05 Dec 2018

10 reasons why you may need a Trust

10 reasons why you may need a Trust

For many people, the perception of trusts is one of unregulated structures used by the wealthy to disguise ownership and avoid tax disclosure, writes James MacKinnon.

However, this is far from the truth and there are many reasons why trusts are suitable structures to assist people in passing on their assets.

Here are ten reasons why a trust may be suitable for you.

1.       Asset Protection

You may wish to pass an asset, e.g. a family holiday home, down the generations but have concerns about the future sale of that asset by the recipient of the gift. A trust can protect the asset and allow you to retain an element of control.


2.       Vulnerable Beneficiaries

You may wish to provide for your children but have concerns that they are at risk due to incapacity, an unstable marriage or financial difficulties. A trust would allow you to provide for children, as and when they needed assistance, whilst protecting against the funds falling into the hands of a third party.


3.       2nd Marriages

With the rise in second marriages, many people wish to provide for their spouse and their children from a previous marriage. Leaving your estate in trust can ensure that your spouse can benefit from your assets during their lifetime, whilst ultimately protecting those assets for your children.


4.       Care Fees Planning

A trust can help to protect your assets from care fees and preserve them for your children. In particular, you may wish to provide for your spouse after your death but want your children to ultimately inherit. Rather than transfer your assets to your spouse and place them at risk if your spouse requires care in the future, transferring your assets to a trust can allow your spouse to retain a benefit to your assets whilst excluding them from any future care fees assessment.


5.       Inheritance Tax Planning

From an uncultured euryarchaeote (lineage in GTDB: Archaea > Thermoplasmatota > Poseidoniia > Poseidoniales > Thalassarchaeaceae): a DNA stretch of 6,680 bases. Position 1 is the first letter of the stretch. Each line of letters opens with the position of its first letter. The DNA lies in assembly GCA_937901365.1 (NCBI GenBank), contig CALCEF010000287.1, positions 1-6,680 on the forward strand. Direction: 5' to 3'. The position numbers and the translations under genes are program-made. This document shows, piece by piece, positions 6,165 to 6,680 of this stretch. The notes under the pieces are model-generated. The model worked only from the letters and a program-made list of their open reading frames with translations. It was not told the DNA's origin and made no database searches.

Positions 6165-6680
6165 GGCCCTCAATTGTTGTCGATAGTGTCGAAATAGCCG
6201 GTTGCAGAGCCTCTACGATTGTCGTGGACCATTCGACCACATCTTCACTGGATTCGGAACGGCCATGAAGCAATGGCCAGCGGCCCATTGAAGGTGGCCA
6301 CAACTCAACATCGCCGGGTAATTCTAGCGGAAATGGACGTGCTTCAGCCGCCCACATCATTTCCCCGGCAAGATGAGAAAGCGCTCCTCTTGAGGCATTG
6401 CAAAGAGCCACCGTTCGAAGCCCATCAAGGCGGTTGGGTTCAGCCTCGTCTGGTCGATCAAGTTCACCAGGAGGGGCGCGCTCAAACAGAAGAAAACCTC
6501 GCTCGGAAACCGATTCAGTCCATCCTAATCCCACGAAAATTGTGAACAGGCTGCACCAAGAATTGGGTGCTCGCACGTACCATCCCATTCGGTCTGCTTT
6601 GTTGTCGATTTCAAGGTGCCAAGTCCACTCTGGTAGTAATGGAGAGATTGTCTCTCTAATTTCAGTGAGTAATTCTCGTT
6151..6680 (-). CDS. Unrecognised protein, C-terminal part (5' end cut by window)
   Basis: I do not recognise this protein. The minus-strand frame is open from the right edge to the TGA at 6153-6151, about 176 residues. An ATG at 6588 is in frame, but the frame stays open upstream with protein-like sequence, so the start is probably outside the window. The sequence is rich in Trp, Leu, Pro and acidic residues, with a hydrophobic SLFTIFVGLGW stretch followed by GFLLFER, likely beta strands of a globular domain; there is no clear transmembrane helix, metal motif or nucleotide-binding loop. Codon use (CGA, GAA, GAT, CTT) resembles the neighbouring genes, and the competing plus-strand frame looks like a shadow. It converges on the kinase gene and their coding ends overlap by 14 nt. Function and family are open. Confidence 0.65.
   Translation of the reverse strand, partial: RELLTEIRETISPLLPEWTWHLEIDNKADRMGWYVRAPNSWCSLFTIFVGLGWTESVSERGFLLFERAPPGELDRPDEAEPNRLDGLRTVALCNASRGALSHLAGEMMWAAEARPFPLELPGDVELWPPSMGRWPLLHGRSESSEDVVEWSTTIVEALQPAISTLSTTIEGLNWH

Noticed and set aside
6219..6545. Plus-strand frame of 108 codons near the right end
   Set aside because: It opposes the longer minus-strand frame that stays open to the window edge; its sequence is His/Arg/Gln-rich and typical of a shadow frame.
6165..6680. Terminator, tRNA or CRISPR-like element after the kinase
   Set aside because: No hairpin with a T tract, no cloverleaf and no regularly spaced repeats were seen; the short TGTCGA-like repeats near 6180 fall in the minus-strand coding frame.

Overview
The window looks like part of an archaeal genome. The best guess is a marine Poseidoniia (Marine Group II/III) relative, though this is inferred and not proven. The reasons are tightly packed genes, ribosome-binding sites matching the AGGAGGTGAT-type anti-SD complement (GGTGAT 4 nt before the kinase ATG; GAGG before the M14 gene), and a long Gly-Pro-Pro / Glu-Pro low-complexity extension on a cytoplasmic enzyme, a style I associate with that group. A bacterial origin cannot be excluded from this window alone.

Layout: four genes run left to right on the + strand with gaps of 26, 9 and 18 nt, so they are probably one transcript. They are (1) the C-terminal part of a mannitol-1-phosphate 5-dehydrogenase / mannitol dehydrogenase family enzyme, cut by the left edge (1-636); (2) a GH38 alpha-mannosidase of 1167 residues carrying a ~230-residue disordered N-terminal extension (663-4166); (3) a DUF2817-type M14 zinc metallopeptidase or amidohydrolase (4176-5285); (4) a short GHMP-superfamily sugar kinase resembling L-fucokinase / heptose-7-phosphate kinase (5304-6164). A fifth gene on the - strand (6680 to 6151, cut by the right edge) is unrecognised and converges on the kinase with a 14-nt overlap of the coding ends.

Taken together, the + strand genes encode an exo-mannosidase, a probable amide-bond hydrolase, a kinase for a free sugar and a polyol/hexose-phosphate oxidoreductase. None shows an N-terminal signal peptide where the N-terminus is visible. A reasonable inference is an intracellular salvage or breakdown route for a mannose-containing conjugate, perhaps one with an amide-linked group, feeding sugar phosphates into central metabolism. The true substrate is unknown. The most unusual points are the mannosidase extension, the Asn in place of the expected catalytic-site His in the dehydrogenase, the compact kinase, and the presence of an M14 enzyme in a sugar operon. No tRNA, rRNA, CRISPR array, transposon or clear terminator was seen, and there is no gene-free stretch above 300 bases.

You may have a potential inheritance tax liability but do not wish to gift your assets directly to your children or grandchildren due to their age or lack of financial responsibility. Gifting assets to a trust allows the trustees to hold those assets for your children or grandchildren until a future date, whilst immediately starting the seven year period that you must survive for the value of the assets to leave your estate for inheritance tax purposes.


6.       Avoiding Capital Gains Tax liability

You may wish to gift assets, perhaps for inheritance tax planning reasons, but are prevented from doing so due to the capital gains tax that would be payable on the gift. Transferring assets to a discretionary trust allows you to claim holdover relief, effectively deferring the capital gain and avoiding an immediate liability. Holdover relief can also be claimed by the trustees when the trust assets are transferred to the beneficiary.


7.       Sale of 2nd Home

Where the second home is held in the name of one spouse only, a simple declaration of trust allows the capital gains tax allowance of the other spouse to also be set against any chargeable gain on the sale of the property. This could potentially save up to £3,276 in tax.


8.       Paying grandchildren’s school fees

If you are considering assisting with the payment of your grandchildren’s school or university fees, a trust can reduce the income tax payable on the assets from your marginal rate of tax to your grandchildren’s respective marginal rates of tax. This can result in a large tax saving, whilst also reducing your estate for inheritance tax purposes.


9.       Disabled beneficiaries

You may wish to leave your assets to a disabled relative but are concerned that receipt of the assets would affect the disabled relative’s right to receive benefits or that they would be incapable of looking after the assets. A trust can protect the disabled relative’s right to receive benefits and allow trustees to manage the assets for them. Trusts for disabled persons can also be tax advantageous.


10.   Flexibility

A trust can allow decision-making to be deferred until a future date. This can be particularly useful when you wish to leave your assets, e.g. a family business or farm, to your children after your death but are unsure whether they would want to, or are able to, take on the responsibility of managing those assets. Rather than having to make that decision now, by leaving the assets to a discretionary trust you can allow your trustees to take account of all of the circumstances at the time before making a decision.


If you would like to discuss whether a trust may be suitable for you, click here to speak to one of our experts.

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